home icon_email   info@glexoil.com



The nature of asplaltene

A number of crude producing regions notably in South America and Canada have problems with high concentrations of asphaltene substances. It is important to note that there is no such thing as a chemical defined asphaltene having a unique and specific chemical structure. What has been established is that asphaltenes have common properties and exhibit common chemical structures and molecular groups regardless of crude origin.


In comparison to paraffin, asphaltenes are generally a more defined component of crude oil, in that they are soluble in toluene but insoluble in lower n- alkanes such as pentane and hexane.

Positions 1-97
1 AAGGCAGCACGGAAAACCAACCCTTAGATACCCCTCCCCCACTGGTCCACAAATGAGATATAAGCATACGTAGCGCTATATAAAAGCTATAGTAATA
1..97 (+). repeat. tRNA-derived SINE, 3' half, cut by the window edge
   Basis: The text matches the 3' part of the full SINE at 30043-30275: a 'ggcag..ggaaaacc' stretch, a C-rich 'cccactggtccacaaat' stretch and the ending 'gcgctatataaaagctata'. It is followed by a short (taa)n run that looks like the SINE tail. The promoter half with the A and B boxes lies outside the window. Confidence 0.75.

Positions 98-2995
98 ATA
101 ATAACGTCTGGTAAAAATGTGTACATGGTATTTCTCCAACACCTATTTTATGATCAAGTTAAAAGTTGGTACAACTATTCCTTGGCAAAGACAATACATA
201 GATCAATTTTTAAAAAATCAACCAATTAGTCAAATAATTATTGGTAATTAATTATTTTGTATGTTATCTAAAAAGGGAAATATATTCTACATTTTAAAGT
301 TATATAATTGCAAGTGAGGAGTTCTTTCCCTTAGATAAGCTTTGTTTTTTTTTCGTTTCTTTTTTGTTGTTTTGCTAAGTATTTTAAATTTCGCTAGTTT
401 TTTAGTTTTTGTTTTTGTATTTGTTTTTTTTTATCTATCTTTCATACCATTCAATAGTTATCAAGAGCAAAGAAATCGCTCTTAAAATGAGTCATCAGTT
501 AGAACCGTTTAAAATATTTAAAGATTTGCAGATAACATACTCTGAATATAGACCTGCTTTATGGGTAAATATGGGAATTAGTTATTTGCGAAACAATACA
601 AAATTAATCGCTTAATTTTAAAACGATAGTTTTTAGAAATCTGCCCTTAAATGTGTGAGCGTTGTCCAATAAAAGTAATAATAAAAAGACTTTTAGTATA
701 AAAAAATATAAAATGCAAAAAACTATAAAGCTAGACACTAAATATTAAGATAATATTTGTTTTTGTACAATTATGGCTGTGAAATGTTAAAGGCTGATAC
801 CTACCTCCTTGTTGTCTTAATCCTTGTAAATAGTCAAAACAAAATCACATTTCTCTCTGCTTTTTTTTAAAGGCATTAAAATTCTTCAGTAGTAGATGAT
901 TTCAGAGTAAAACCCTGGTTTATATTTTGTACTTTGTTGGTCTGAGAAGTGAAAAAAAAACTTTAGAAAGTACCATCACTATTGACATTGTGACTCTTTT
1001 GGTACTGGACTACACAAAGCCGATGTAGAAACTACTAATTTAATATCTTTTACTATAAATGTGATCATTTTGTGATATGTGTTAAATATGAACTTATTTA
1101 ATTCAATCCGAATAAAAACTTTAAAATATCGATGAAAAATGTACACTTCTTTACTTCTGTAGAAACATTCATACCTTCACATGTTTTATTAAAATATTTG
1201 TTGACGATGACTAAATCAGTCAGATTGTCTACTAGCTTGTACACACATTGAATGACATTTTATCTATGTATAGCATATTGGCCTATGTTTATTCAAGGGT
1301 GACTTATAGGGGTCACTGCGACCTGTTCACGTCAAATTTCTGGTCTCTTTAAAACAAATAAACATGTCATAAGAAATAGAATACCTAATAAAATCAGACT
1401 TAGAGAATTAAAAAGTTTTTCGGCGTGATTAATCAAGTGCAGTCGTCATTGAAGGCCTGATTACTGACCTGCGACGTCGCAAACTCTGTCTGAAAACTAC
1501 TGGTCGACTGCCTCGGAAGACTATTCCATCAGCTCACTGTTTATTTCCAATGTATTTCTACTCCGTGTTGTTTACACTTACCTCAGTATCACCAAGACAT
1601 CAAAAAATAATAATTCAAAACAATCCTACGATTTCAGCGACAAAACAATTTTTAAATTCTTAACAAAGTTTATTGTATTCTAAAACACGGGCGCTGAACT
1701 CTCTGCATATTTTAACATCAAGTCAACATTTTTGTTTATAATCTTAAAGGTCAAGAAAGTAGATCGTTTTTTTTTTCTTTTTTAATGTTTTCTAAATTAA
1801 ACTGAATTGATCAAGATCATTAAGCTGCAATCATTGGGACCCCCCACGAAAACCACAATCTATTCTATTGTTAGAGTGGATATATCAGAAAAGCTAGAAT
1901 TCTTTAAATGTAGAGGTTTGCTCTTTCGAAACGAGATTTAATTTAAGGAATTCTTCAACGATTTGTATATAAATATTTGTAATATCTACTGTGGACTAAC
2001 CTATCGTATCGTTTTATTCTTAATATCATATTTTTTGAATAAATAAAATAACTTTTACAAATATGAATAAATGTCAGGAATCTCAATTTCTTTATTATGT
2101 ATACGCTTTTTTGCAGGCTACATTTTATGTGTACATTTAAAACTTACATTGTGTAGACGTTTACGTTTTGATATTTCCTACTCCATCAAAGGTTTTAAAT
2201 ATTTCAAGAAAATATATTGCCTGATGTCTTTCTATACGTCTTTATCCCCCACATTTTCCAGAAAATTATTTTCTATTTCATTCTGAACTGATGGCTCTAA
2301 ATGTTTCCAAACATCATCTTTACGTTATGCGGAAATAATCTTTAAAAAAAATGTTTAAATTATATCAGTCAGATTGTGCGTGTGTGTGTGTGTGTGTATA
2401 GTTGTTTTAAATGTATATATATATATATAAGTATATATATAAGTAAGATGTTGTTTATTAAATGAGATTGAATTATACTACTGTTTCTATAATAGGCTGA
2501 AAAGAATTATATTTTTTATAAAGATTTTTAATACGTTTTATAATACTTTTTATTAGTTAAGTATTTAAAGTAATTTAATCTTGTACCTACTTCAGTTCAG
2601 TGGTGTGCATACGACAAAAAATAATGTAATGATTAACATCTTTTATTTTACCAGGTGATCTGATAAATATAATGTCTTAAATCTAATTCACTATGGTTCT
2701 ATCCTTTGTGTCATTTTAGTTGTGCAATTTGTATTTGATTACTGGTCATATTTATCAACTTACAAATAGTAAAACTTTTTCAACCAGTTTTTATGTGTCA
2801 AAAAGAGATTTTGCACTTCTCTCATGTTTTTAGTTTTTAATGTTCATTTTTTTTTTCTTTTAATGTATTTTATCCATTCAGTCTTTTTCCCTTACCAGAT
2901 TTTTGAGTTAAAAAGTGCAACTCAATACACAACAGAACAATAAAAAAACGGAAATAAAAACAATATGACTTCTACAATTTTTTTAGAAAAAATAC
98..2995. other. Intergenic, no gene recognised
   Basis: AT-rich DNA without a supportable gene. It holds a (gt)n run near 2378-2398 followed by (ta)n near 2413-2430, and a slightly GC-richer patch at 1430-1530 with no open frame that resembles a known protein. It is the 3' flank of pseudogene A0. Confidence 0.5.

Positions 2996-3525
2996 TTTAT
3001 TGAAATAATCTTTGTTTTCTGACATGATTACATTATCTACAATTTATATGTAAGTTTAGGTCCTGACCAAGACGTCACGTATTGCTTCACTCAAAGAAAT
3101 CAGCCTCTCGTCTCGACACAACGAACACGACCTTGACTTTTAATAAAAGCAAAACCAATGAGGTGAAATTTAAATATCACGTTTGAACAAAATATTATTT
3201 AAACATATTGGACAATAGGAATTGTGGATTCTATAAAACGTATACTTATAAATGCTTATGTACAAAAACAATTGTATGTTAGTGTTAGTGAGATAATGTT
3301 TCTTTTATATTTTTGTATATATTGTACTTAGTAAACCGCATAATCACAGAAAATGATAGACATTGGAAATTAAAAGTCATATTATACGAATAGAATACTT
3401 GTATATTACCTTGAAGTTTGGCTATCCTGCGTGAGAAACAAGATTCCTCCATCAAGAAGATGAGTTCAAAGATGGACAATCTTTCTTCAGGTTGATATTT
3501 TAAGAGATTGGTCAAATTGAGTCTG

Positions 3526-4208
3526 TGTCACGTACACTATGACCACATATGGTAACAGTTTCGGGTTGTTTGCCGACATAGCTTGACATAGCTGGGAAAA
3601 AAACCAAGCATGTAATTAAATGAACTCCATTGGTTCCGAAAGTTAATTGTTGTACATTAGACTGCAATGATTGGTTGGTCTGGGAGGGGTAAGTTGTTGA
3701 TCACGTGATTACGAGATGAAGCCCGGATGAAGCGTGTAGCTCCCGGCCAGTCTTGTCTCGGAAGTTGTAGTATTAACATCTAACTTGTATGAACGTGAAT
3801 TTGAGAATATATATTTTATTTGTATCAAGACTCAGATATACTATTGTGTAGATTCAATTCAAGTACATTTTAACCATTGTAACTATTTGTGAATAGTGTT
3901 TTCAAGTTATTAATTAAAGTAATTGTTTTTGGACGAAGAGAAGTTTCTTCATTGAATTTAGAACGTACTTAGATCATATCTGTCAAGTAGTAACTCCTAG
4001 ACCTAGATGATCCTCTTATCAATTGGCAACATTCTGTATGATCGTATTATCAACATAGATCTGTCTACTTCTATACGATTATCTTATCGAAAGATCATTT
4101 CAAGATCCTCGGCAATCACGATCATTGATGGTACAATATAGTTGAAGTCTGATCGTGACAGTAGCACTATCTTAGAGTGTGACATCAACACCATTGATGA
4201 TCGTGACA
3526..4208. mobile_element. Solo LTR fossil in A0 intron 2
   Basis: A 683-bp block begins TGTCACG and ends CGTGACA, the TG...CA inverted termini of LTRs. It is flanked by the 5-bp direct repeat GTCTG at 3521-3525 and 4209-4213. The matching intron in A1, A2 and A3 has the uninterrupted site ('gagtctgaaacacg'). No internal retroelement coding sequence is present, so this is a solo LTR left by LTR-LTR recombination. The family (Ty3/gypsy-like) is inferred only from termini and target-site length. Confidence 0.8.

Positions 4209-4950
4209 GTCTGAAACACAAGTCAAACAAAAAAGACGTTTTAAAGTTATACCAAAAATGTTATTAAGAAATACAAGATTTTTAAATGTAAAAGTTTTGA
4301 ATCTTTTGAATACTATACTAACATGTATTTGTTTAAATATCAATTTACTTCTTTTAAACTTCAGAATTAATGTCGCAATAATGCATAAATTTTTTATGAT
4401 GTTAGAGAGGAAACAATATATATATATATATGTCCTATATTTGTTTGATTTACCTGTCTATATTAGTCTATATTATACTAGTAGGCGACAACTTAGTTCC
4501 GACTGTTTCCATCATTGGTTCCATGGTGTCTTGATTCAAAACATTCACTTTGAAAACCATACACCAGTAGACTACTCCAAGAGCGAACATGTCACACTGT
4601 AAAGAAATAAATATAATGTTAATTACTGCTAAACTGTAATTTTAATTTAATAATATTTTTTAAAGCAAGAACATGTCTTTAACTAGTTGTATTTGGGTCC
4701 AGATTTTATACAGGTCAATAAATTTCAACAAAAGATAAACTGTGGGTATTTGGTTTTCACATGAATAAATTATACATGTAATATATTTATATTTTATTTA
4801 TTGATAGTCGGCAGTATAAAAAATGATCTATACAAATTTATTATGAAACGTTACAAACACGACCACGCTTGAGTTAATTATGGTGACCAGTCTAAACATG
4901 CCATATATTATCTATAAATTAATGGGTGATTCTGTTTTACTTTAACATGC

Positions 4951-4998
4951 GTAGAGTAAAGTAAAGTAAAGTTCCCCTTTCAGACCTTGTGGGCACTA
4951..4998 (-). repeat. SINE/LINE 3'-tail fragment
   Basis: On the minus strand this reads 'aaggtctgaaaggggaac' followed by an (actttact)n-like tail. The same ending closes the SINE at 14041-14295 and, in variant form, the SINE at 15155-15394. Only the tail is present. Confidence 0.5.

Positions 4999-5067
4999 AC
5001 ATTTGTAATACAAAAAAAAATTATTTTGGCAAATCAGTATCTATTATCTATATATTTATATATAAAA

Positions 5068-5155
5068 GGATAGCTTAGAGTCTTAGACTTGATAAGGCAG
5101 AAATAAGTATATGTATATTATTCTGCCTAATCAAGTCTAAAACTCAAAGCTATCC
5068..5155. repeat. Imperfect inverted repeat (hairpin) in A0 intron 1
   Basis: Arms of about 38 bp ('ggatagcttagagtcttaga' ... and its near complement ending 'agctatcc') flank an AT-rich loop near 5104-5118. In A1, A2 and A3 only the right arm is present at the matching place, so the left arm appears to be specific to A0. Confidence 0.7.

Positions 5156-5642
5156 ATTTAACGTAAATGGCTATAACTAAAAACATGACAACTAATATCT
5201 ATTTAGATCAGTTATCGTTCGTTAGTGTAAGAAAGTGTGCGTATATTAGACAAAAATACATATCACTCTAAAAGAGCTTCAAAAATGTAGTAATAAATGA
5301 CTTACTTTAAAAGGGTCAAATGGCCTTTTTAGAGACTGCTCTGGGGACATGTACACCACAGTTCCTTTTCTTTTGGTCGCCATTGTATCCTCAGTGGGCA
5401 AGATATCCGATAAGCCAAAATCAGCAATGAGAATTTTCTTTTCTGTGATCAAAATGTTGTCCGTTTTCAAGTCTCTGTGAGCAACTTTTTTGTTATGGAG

Asphaltene deposits as observed in the field can vary greatly in appearance. Sometimes they are shiny and black with graphite like appearance, on other occasions they form brown sticky soft deposits. It should be noted that asphaltenes often co-precipitate with wax and even scale. It is known that asphaltenes are dispersed as colloids in the crude and are stabilised by other components of the crude oil. This has led to a number of models for trying to understand how these colloidal particles are arranged.

Treatment and Prevention

The best option would be to design and/or control conditions so that asphaltenes could not form. Such conditions however would in general compromise normal production operating conditions and would not be economically viable. A number of chemical treatments have been developed, namely


arrow Inhibitors and dispersants
arrow Dissolvers
arrow Batch and squeeze treatments


Evaluations of specific crudes by a number of test methodologies are essential in selecting and designing the correct treatment strategy.